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Chuck Akre presents to the Washington Town Council at its regular monthly meeting Monday night.

Washington’s first mixed-use development could break ground as soon as early next year

Washington Town Council on Monday unanimously approved a special use permit for Rush River Commons, allowing construction of what is likely to become the first mixed-use development in town.

The approval, which marked the culmination of months of planning and carefully curated review of the proposed development on the behalf of the town government, also made way for an extension of the sewer service district and a rezoning of a portion of the property where the development is expected to sit.

The site plans include a cluster of commercial offices for local nonprofits, including a new location for the Rappahannock Food Pantry, along Warren Avenue and a separate cluster of rental units fronting Leggett Lane to be built with the intention of providing affordable housing to working people in the county.

Washington resident Chuck Akre owns the property and proposed the project at his own expense, describing it as his way of giving back to the community. In an interview following the meeting, Akre said construction of the development could break ground as soon as early 2022, with a goal to complete at least part of the project by August 2022 to begin housing the food pantry when its current lease in Sperryville comes to an end.

“Everybody’s worked really hard for a lot of months, and I will give great credit to the planning commission and the Town Council for the thoroughness in which they conducted their review of this,” Akre said. “And we’ve got great experts on our team that have made this come to fruition.” 

The project has undoubtedly at times been contentious among factions of Washington and Rappahannock County, with some concerned the development could tarnish the county’s treasured rural aesthetic and pave the way for additional construction. 

During the meeting, nearly every seat in the Town Hall was occupied and applause erupted following the roll call vote where the project was formally approved.

And all who spoke during the public hearing were in favor of the project. They argued the approval of Rush River Commons is an essential step in the direction of ensuring the long-term viability of Rappahannock County as an attempt to attract business and provide housing in an area where it’s scarce as the population ages and fewer young families move in.

“The landscape, scenery and demographics are changing, while simultaneously becoming endangered in a way because of our fear to creatively evolve,” said Rachel Escobar, of Flint Hill. “The Rush River Commons plans and discussion feel like a genteel and needed willingness to move toward the direction of growth and preservation.”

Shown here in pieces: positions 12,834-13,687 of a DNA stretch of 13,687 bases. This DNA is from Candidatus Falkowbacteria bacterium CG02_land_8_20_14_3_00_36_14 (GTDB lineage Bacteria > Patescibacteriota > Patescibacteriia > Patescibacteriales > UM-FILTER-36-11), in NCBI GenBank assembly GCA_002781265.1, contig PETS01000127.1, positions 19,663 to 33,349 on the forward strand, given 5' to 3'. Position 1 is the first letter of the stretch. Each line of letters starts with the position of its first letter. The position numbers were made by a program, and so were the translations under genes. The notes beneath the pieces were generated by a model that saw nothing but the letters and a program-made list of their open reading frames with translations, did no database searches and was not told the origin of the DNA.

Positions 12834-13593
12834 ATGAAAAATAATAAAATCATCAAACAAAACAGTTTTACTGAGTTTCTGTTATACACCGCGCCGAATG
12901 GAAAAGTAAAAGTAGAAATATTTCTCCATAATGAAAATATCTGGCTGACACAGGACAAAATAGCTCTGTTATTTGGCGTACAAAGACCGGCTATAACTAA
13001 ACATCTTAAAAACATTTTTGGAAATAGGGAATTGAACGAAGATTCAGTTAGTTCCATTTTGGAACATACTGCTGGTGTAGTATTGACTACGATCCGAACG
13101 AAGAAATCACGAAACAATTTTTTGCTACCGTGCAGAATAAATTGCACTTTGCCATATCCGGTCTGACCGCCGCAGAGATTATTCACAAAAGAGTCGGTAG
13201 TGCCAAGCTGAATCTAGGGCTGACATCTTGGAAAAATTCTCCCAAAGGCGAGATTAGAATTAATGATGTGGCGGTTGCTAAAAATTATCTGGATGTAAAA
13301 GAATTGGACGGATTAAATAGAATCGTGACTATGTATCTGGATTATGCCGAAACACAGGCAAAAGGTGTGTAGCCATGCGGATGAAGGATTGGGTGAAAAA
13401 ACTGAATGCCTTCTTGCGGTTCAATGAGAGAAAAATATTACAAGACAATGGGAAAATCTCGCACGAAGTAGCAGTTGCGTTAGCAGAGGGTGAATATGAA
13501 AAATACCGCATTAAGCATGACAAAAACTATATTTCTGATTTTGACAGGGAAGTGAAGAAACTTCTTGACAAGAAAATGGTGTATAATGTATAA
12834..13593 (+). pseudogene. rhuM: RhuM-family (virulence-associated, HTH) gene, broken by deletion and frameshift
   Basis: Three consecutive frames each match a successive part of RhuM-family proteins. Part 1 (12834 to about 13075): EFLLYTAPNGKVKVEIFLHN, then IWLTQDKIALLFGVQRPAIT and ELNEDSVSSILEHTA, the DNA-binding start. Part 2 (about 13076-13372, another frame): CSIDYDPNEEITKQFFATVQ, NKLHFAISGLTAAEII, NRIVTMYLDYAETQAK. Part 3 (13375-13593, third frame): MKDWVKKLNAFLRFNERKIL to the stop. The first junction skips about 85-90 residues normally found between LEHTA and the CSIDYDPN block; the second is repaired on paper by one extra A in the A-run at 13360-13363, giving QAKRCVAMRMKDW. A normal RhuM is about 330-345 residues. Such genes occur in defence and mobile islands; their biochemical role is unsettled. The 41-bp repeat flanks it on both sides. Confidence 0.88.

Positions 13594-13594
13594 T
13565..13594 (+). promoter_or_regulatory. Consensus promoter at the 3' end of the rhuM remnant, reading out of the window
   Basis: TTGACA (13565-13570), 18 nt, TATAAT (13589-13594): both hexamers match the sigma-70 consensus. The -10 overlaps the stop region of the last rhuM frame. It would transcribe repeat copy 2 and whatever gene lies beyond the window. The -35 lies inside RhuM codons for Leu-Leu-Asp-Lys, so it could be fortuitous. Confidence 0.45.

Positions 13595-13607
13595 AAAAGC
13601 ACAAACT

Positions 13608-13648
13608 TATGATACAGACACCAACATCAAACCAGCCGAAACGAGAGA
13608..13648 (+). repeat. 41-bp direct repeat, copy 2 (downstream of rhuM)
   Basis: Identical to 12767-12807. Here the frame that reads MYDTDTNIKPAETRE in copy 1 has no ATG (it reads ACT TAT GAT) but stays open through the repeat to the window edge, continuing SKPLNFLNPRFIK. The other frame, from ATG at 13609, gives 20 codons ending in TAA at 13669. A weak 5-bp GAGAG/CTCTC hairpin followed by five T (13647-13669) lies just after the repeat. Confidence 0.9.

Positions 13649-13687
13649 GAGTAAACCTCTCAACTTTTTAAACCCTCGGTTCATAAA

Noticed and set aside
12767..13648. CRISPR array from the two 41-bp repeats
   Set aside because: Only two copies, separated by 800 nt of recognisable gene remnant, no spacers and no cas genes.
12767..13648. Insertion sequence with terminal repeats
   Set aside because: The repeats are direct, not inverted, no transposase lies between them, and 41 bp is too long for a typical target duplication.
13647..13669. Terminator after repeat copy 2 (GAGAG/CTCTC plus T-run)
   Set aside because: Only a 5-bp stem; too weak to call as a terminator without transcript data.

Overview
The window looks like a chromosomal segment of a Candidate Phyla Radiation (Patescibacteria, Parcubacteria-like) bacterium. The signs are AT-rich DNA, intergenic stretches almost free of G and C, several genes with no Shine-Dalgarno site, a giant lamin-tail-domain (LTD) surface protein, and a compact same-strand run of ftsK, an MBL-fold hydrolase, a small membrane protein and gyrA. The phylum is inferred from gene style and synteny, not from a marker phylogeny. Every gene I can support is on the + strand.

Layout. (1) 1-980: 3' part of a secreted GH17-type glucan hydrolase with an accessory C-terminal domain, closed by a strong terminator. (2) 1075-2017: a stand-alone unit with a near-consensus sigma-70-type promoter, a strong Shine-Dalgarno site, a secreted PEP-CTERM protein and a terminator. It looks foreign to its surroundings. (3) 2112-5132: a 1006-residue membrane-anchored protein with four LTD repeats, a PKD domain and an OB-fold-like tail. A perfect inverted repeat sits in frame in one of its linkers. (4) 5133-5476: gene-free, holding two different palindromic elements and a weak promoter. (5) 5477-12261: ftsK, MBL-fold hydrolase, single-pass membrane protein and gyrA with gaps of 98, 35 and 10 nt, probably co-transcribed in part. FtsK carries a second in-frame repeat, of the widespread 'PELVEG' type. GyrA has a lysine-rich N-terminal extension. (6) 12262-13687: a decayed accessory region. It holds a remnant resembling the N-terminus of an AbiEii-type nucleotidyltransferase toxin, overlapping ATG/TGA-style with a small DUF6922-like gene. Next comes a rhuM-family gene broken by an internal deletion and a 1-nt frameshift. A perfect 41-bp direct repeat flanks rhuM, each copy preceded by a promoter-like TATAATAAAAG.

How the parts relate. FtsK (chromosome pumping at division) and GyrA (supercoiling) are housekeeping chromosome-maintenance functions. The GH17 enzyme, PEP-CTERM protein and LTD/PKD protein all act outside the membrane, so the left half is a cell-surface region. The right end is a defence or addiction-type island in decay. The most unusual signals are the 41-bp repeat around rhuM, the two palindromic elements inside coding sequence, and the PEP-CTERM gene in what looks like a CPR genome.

“From the food pantry and nonprofit office space to affordable and inviting living spaces that will hopefully be filled with young, full-time families who wish to further invest in the economy, such as I do, the Rush River Commons should not be seen as a gateway to further unwanted development, but rather is a desirable addition to help serve the people who call this place home,” Escobar said.

Diane and John MacPherson, the former owners of Three Blacksmiths, the nationally acclaimed Sperryville restaurant that sold in recent weeks, spoke in support of the development, saying there is a “dire need” for additional housing in the county. All five of their full time employees when they owned Three Blacksmiths were unable to live in the county, Mrs. MacPherson said. 

Mrs. MacPherson, who alongside her husband also previously owned the Foster Harris House bed and breakfast in Washington, noted that Three Blacksmiths’ new owners, Jake and Sarah Addeo, who are parents to three daughters, are currently living in temporary housing since they haven’t been able to find a permanent home in the county.

“We want to know that small businesses like our’s can survive in a county like this. We’ve been very lucky to be able to do it for as long as we have, but I worry that people who want to start businesses in this county — it’s hard enough to find good help, but it’s much harder if they can’t find places to live nearby,” Mrs. MacPherson said.

Town Council also broached the question of whether to entertain the Rush River Commons developer’s request to expand the town’s corporate limit so that the entirety of Akre’s lot, a portion of which is where Rush River Commons will be located, falls within Washington’s jurisdiction.

At the recommendation of Washington Mayor Fred Catlin, the body agreed to appoint a group, led by town resident Gary Aichele, to study the proposition and determine whether there are other entities within the town that also wish to seek a boundary adjustment.

The boundary adjustment request, which had been made in the past but was withdrawn, resurfaced in August when Akre’s attorney, John Foote, sent an unsolicited draft boundary line adjustment agreement to county officials and town leaders informing them of their intent to seek an agreement between the two entities.

Any decision on boundary adjustments would be between the town and county, with both having to independently approve changes then receive the OK from a circuit court judge.

For agenda items and more information on the Rush River Commons application, visit the town's website at: https://washingtonva.gov/town-meetings/



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